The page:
Fractal Design vs NZXT vs Phanteks: What's the best new mini-ITX tower case?
It's easy to forget that just a few years ago, the choice of enthusiast mini-ITX cases was very slim indeed. However, BitFenix's Prodigy changed all that by offering us one of the first dinky cases that was great for both air cooling and water-cooling - be it with an AIO liquid cooler or custom water-cooling kit. Yes, it was a large case, but the fact remains that it's easy to work with and can house a ton of gear and is great for water-cooling systems too - all three of the latest mini-ITX tower cases are of similar size.
So the question I want to ask today is which of the trio of new cases - the Fractal Design Define Nano S
, the NZXT Manta
and Phanteks Evolv ITX
- is worth your cash and is there an outright winner? Indeed, are any of them worth it over the famous Prodigy? There are of course plenty of other mini-ITX cases out there, but I'm focusing on standard towers and also cases that we've reviewed here, especially as I've housed my own system for the last year in one and built systems into all three.
Winner - Fractal Design Define Nano S
With dimensions of 203 x 412 x 344 (W x D x H), the Nano S has a volume of 27.8 litres. This is actually much smaller than you'd think. For instance, the NZXT Manta's volume is a hefty 47 litres and Phanteks' Evolv ITX comes in at 34 litres - the Nano S is noticeably less wide and not as deep as the Phanteks and NZXT making it the logical choice. The Prodigy is larger too, although mainly thanks to its handles. While the Manta's curved shape adds a lot of excess to the design, it's pretty huge on the inside too.
Winner - NZXT Manta and Fractal Design Define Nano S
Having personally housed my own water-cooled system in the Phanteks for the last year or so, I'm surprised I didn't find myself leaning towards recommending it over the other two. However, there is one good reason for this and that is while it has fairly good water-cooling support, ventilation is pretty poor. So poor in fact that I cut a hole in the roof of mine to improve the airflow from a 280mm radiator I housed up there and this improved cooling dramatically - the standard included roof vents are pretty pathetic.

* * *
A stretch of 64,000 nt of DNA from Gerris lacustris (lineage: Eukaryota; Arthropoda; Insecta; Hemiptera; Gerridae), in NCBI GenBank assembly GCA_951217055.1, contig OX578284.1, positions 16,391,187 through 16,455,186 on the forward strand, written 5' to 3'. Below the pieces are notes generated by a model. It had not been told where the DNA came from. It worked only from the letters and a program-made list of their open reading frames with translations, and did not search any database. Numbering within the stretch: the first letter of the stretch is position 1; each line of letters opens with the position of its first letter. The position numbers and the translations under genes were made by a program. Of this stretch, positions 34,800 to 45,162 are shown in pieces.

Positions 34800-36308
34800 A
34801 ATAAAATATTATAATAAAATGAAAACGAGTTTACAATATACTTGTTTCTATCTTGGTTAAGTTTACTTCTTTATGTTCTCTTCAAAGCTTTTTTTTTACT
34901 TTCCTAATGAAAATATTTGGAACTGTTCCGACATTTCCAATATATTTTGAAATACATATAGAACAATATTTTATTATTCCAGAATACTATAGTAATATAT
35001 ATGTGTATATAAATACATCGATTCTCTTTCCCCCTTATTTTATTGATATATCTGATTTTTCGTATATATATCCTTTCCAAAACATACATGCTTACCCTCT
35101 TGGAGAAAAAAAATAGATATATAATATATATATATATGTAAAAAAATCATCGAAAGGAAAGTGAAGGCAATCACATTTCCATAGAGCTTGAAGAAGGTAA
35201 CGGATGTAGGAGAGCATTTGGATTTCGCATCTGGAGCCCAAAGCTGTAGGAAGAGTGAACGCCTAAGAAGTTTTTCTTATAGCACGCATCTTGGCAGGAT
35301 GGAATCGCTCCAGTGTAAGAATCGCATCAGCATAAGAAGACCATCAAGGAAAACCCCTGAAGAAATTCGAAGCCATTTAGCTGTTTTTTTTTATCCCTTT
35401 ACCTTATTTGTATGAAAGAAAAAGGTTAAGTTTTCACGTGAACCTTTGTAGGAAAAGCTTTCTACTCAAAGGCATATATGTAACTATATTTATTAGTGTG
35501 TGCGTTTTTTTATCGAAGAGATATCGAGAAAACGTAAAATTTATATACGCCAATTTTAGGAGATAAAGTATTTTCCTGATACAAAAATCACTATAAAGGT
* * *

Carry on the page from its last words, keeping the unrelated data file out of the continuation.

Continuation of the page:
The Manta and Nano S don't suffer quite the same issue, although, amazingly, despite its size, the Nano S is actually better here as it has a full-blown roof vent while the Manta only sports right-angled vents that undoubtedly hinder airflow from any radiator located here. However, the Manta's excellent support for reservoirs and pumps as well as its dual 280mm radiator mounts mean that it definitely stands above the Evolv ITX here for me - the latter is only good if you're prepared to cut a hole in the roof - it's otherwise quite cramped, even if the front mount is also usable and sports better, if not stellar ventilation.
Which brings us to the Nano S. I was seriously impressed with the water-cooling support on offer here and also how simple it would be to install a water-cooling system into the case. The pump and reservoir mounts are well-placed, there's loads of room in the front and roof for more than enough radiators for any mini-ITX setup, and the design is simple, but doesn't compromise on cable routing or storage mounts. Externally, the Phanteks and Manta are more striking, but then they've focussed more on looks than on cooling. The Manta strikes a good balance, but for a simple, unhindered build with easy access to your gear should you need to identify faulty hardware or upgrade, the Nano S is just as good here despite being the smallest of the three other tower mini-ITX cases too.
Features: Winner - NZXT Manta and Fractal Design Define Nano S
While Phanteks are usually on the ball here, having had hands on with both the other two cases, I now find it a little lacking. There's nowhere near as much room for pumps and radiators, it lacks the pizazz of the Manta and if, like me, you strip all the internal paraphernalia out to fit a pump and front radiator, you can only install one SSD and no hard disks out of the box. The Nano S focussed more on housing three of its four storage mounts behind the motherboard tray, so even if you remove all the main chamber storage mounts, you can still install a hard disk and two SSDs.
The Manta sports a similar arrangement but mostly thanks to its size. It still fairly clunky, though, with a 3.5in mount behind the motherboard tray/SSD mounts, but can be tricky to access, as would the two SSD mounts in the main chamber if you had a pump and tubing running across them. Still, it's nice to see a PWM fan hub and LEDs included in the package and you get a full-length, swanky PSU cover that doesn't hamper water-cooling, unlike that in the Phanteks, but again, this is partly down to the Manta's size.